Have you ever wondered how Google actually works? How, in the space of a fraction of a second, its search engine manages to analyze, sort and index Wallis and Futuna Islands Email List of pages based on user requests, and repeat this feat billions of times a day? Although the giant of the Silicon Valley is not the type to reveal its secrets, it lifts the veil somewhat on the mystery thanks to this magnificent interactive infographic in three parts which explains in a simple and playful way the way with which its engine of research proceeds.
Find the full infographic here . NB: While reading, do not forget to move your cursor over the various images on the infographic, some are clickable and contain rather interesting additional information … Part 1. Data indexing by Google The first of three parts of this infographic explains how Google scans the World Wide Web (which currently contains over 30 trillion individual pages!) For content and lists it in its virtual index. This part teaches us that: Google’s crawlers scan the web from page to page using hyperlinks as highways ; The pages visited are then sorted according to their content as well as other factors; They will then be stored in a giant index (which weighs over 100 million gigabytes!)
Search engine algorithms
Google engineers are constantly creating and improving (500 to 600 times per year) their search algorithms to better adapt to technological developments (as well as to hackers) to provide users with the best results in response to a submission of request. It is these programs and formulas that will decide which pages deserve the best positions in the Google results. Here’s how :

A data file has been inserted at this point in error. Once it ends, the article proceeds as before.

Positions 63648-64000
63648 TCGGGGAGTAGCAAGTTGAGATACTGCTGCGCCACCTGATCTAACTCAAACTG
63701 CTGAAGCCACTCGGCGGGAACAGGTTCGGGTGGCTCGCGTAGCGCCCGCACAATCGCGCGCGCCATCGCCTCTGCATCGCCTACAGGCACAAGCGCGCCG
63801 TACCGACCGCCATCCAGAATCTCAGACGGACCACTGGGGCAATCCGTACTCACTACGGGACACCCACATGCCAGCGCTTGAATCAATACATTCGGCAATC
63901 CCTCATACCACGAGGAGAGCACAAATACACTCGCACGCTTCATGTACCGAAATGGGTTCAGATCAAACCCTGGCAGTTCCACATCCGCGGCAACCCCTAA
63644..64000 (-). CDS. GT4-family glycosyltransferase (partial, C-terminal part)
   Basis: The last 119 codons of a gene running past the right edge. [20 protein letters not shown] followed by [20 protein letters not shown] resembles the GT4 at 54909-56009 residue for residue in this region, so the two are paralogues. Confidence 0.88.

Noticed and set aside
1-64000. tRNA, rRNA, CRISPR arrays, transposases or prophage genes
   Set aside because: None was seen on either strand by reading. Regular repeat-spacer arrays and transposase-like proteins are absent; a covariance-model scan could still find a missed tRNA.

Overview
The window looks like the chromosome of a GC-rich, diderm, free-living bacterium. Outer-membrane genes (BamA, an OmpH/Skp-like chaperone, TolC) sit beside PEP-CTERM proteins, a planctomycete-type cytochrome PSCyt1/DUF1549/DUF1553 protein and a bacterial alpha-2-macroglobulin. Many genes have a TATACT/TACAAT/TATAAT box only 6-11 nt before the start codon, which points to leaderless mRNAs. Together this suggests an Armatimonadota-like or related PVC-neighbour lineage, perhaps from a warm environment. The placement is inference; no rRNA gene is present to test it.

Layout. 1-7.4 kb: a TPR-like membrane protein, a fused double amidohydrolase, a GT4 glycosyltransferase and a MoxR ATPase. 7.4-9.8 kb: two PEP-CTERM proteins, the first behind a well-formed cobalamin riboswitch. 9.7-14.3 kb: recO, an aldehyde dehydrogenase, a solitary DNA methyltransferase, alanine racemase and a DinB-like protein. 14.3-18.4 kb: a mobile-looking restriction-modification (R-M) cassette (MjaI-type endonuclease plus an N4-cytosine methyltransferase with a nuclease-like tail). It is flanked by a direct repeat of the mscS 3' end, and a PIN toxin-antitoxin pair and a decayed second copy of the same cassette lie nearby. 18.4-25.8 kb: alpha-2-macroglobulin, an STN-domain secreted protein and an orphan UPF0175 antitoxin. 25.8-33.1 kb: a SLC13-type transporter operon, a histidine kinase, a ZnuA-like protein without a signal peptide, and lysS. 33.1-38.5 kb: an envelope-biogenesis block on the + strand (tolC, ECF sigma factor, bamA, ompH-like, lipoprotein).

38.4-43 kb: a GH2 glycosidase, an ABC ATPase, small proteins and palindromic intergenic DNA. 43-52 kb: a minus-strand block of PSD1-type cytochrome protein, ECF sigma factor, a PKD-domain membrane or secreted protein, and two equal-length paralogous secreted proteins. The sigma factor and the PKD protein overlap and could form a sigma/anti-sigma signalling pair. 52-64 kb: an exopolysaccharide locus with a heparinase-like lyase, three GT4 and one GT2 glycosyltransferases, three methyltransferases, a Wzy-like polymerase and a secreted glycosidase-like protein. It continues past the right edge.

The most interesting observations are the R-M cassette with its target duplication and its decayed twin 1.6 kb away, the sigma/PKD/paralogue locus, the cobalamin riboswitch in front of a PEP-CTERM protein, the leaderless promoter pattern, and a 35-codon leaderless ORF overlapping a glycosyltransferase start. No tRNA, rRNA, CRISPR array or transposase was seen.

When a request is introduced into its search engine, Google processes it by analyzing up to 200 different factors in order to better understand the requested search and better target the results;
Then he interrogates his index and pulls out the pages he deems most relevant ; And it finally ranks the results according to various criteria (quality of the page and of the site, “freshness” of the content, relevance of the translation, number of inbound links, etc.) on your results page … all at high speed average 1/8 th of a second! Awesome, isn’t it?
Deal with spam according to Google
It is really interesting that the 3 th and final part of this infographic is fully dedicated to spam-related practices, evidence that Google cares more about this issue, especially since the release of its latest Penguin update ( see in this regard our article on the subject ). Spam techniques (or ” black hat SEO “) aim to manipulate Google’s algorithm by placing sites at the top of the results through fraudulent practices, such as the incessant repetition of keywords, the purchase of links or duplicate content. For Google, fighting spam is essential to ensure relevant results. How is it treated?
Although the methodology is written into the algorithms and therefore automated , it also happens that the Google anti-spam team deals with certain contentious cases manually ; When spam is detected, the site owner is always notified so that they have an opportunity to fix the problem and before irreversible actions are taken. Google’s goal has always been the same: to be able to offer users the information they are looking for as simply as possible. This is the reason why its search engine is thinking more and more like a human being, favoring useful content that brings real added value to poor and artificially optimized content. In short, if you want to be in the small paper of Google, there is only one solution: regularly produce fresh and quality content!